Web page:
Jordan Santana

I have used several interactive lessons from the Zinn Education Project, but one that has stood out the most this year has been the Cherokee Seminole Removal Role Play.

In this lesson, the students stepped back to 1830 and were challenged to take on roles of five groups deeply conflicted over the Congressional bill to implement President Andrew Jackson’s Indian Removal Act. Putting their own biases aside they were expected to argue the position from groups such as a Northern missionary, a Black Seminole, and a Southern plantation owner. Students gained not online history content knowledge but an understanding of the complexity of the situation and how economic gains perpetuate our country’s institutionalized racism and public policy.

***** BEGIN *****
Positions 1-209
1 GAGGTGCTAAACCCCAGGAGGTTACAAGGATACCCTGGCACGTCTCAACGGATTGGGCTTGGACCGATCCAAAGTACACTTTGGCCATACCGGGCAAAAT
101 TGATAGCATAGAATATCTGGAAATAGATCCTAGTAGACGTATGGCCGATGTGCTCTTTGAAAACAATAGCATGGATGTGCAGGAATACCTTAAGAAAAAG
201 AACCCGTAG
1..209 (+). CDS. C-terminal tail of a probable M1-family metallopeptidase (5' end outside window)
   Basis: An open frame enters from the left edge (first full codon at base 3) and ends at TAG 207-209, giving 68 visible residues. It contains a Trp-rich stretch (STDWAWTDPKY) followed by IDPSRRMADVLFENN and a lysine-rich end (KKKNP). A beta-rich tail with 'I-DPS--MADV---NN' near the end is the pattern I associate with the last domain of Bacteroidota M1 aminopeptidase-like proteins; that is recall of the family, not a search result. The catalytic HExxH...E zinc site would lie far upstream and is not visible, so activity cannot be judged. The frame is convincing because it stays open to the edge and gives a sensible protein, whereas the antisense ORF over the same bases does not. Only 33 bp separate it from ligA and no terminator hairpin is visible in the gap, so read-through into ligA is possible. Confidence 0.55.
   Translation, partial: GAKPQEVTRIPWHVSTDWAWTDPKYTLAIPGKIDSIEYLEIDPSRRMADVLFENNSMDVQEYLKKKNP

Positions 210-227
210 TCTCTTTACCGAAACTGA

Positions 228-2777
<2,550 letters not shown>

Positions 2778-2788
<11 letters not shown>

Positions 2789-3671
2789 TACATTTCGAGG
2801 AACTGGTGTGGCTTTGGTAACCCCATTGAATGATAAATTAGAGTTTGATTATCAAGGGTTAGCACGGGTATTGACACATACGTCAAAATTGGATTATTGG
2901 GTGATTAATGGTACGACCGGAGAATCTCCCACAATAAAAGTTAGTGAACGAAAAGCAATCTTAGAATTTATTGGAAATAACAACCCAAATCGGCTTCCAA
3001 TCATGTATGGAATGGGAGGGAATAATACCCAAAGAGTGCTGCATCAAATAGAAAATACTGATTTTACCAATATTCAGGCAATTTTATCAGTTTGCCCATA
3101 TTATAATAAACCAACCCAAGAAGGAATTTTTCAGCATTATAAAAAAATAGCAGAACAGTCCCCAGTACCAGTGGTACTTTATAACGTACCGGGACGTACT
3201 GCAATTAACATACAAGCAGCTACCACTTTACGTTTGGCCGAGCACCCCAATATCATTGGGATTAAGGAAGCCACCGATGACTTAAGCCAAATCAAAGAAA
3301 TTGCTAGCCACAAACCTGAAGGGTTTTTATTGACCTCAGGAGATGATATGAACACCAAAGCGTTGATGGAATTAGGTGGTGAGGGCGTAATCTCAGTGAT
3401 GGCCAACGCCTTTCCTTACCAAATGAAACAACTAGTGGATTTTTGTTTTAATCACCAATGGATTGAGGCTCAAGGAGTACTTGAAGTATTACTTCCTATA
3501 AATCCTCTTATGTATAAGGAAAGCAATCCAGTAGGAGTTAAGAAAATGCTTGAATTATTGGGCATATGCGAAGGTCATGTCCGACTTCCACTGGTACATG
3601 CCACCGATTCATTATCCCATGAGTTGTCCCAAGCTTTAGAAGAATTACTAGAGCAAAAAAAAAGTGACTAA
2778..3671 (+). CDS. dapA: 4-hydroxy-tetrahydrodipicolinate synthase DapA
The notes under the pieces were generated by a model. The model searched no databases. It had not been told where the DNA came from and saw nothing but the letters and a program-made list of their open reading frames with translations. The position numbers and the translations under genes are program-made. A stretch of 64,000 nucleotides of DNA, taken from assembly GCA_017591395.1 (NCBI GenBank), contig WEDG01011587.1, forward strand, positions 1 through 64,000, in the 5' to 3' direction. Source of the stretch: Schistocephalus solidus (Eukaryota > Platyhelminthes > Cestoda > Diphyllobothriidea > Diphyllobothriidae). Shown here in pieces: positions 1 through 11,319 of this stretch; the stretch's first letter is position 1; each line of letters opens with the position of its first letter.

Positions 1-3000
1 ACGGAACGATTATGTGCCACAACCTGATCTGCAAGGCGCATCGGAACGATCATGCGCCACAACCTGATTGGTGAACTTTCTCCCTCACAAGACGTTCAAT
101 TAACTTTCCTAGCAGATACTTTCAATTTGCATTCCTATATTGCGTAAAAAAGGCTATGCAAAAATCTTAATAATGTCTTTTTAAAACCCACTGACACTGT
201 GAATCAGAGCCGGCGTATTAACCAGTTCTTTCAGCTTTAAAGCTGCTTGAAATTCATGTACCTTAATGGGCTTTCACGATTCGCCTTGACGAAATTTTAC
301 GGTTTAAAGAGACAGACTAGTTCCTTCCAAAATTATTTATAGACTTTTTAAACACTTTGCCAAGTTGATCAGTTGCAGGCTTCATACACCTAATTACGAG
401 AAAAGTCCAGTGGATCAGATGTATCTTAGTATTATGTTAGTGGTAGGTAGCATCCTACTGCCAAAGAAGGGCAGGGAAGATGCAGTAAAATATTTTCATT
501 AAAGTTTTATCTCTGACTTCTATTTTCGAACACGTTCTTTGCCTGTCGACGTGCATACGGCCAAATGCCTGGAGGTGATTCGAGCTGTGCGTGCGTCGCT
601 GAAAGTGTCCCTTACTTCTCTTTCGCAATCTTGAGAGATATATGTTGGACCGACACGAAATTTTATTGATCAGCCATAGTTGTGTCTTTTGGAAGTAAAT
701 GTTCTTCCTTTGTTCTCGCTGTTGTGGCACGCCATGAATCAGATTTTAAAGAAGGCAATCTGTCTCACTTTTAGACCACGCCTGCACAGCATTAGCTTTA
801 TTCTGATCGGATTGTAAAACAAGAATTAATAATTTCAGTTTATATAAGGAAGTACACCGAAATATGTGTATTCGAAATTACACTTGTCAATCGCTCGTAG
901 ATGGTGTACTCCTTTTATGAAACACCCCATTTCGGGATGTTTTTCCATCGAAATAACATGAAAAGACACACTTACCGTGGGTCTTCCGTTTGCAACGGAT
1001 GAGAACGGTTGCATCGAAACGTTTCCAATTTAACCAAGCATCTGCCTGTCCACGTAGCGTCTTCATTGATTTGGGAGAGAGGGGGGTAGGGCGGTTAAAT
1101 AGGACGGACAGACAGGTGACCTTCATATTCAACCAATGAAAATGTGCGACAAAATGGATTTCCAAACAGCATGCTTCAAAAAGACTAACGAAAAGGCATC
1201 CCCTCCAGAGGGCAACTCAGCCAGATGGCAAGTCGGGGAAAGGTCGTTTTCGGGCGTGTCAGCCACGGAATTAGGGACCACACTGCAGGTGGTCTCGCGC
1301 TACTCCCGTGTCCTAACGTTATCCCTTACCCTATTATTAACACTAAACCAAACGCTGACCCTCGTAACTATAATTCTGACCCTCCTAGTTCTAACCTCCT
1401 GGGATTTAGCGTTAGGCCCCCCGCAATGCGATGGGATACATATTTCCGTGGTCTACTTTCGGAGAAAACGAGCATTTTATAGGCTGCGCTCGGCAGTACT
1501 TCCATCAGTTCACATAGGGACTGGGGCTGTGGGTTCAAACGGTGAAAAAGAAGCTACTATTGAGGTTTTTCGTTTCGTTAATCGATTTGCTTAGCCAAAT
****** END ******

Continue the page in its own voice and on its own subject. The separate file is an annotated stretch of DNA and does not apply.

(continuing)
The author of this activity, Bill Bigelow, always consistently crafts interactive lessons that are both rigorous and engaging, and the Cherokee Seminole Removal Role Play is no different. The teacher portion includes thorough background information to prep the students, essential questions and instructions regarding the logistics of transitioning students between the different group tasks.

The role play is a powerful and relevant lesson that has become a mainstay of my U.S. history curriculum and is one that my students described as one of their favorite activities of the year.